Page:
New York Mayor Bill de Blasio and his administration are being snowed under by complaints from friends and foes alike for his decision to keep the city's schools open Thursday following a snowstorm that dumped 10 inches of snow, while "Today" show meteorologist Al Roker is backing down slightly from his Twitter battle with the mayor.
School officials said that only about 45 percent of the city's students showed up for classes, reports the New York Daily News
, nearly matching a previous low of 47 percent attendance on Jan. 22, another day schools stayed open during a snowstorm.
Publican Advocate Letitia James, a de Blasio ally, said the city needs to reevaluate the criteria for closing the city's schools.
"We must adjust the standards so that students, teachers, administrators, and parents are not put in harm's way," said James.
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VIDEO MORNING JOE EMBED:
Roker on Friday said he apologizes for "one low blow" on de Blasio, while standing behind his criticism, Politico reports
The normally jovial weatherman caused a stir Thursday when he tweeted a blizzard of complaints
, from Sochi, Russia, about the schools being closed. Roker wasn't sorry for most of his tweets, but said he went too far when he tweeted: "How dare @NYCMayorsOffice @NYCSchools throw NWS under the school bus. Forecast was on time and on the money," Roker said.
Friday, Roker said he regretted predicting the mayor would only last one term, but maintained weather forecasters were not to blame for de Blasio's decision to keep the schools open.
The mayor was asked about Roker's tweet, and his answer sparked more criticism from Roker.
“I will say, the one tweet I do regret in the heat — I’m very passionate about the weather," Roker said Friday. "I made a prediction that there would be only one term of his administration. I apologize for that. That was … a little below the line. But everything else, I still stand by, including the fact that the National Weather Service did forecast that on Wednesday."
Roker said he understands schools are kept open because children count on the meals they get there, but still maintained schools should have been closed for the snowstorm.
"I understand that, but other cities have those issues, too, and they closed school," Roker said. "It’s about safety. … Parents who can’t afford to stay home, I get that, too. But, again, what’s more difficult? To know that your kids are going to stay home? Or have to all of a sudden figure out how to get them home when school lets out early?"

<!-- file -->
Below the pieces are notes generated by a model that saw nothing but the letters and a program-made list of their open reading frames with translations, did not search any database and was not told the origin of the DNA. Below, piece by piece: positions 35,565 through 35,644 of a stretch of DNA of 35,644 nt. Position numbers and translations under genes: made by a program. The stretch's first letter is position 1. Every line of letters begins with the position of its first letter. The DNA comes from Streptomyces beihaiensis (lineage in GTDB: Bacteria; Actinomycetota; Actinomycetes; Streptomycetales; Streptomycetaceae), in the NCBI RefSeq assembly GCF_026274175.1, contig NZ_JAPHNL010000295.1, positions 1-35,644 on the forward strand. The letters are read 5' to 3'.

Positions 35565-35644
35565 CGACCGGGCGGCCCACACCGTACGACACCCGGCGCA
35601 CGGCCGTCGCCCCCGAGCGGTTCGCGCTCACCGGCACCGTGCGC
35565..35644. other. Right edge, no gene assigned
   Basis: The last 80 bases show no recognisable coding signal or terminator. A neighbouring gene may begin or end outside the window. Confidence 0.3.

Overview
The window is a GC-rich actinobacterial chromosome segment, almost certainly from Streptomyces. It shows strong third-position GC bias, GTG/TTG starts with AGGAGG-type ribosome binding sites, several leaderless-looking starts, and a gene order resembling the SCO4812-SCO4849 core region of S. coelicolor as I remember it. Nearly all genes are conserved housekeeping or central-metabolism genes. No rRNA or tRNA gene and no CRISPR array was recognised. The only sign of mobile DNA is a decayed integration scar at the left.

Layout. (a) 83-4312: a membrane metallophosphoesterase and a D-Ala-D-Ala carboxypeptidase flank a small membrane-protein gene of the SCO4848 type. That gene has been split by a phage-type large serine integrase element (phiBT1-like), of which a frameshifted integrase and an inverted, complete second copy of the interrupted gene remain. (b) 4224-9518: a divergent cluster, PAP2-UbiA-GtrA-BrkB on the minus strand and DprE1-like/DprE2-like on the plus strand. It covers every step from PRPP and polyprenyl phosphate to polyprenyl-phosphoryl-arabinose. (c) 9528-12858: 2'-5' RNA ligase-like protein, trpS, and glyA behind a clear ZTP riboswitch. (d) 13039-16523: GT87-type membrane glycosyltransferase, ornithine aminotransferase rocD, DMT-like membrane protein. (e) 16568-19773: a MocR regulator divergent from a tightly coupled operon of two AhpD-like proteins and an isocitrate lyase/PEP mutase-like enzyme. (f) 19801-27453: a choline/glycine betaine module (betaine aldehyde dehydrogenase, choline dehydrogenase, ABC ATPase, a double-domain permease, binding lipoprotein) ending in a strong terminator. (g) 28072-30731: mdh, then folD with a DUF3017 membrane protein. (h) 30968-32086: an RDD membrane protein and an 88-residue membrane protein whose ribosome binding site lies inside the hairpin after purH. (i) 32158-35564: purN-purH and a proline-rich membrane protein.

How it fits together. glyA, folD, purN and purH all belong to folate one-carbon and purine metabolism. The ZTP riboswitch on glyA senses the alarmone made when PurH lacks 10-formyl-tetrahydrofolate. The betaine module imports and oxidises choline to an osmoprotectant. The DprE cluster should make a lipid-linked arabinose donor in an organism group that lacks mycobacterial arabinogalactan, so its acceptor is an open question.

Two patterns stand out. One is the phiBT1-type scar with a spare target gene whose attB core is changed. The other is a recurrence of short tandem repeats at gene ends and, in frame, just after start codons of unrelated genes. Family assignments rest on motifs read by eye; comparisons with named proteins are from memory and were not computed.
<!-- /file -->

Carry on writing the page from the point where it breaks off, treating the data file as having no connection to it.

Guests and hosts on MSNBC's "Morning Joe" were also critical Friday of the decision to keep the schools open, reports Mediaite
Host Joe Scarborough also criticized de Blasio's decision to respond to Roker's tweets.
"The number one rule I was told at campaign finance – or, campaign school," said Scarborough, "is never punch down. Don’t respond to attacks on Twitter. If you’re a public official, that’s absolutely ridiculous."
"You’ve got to be above the fray," former Vermont Gov. Howard Dean, a one-time presidential candidate, agreed.
But Scarborough and MSNBC meteorologist Bill Karnis also slammed de Blasio for insisting the storm forecast was inaccurate.
“If you’re going to be tough, if you’re a city official and you say, 'We’re going to keep the schools open, that’s how we do it,' you’ve got to be able to back that up," Meet the Press host David Gregory said on the show."You’ve got to keep the roads clear. You can’t just be thinking about kids who might be able to walk to school or live close to the school."
"It gets to a point of governance at any level that is really irresponsible, because it really does get treacherous and it can get treacherous fast for people coming longer distances," Gregory said.
The storm caused two school bus accidents, including one in Park Slope, Brooklyn, where de Blasio lives, the Daily News reported.
The city administration also came under fire after New York Schools Chancellor Carmen Farina commented during a news conference that "it's absolutely a beautiful day out there," and was later photographed wading through snow and ice to get into her taxpayer-funded sport-utility vehicle, where her full-time driver was waiting for her.
Farina, whose husband lives full-time in Florida, also was roundly criticized after her office reported that a town hall meeting she had set in Brooklyn was being canceled "due to inclement weather."
Meanwhile parents, students, and union officials slammed de Blasio for his decision to keep the schools open.
Teachers Union President Michael Mulgrew said student safety was put in jeopardy, and "having students, parents and staff traveling in these conditions was unwarranted," he said. "It was a mistake to open schools today."
Parents were also furious.
"Today is a very bad day to go to school," said Marie Rezeau as she picked up her ailing 9-year-old grandson Rothaniel Leveque early from Public School 193 in Brooklyn.
Harlem grandmother Jenene Fouse, who walked her granddaughter to school through the storm, said the child's first-grade class only had 12 children, out of 30, show up for school.
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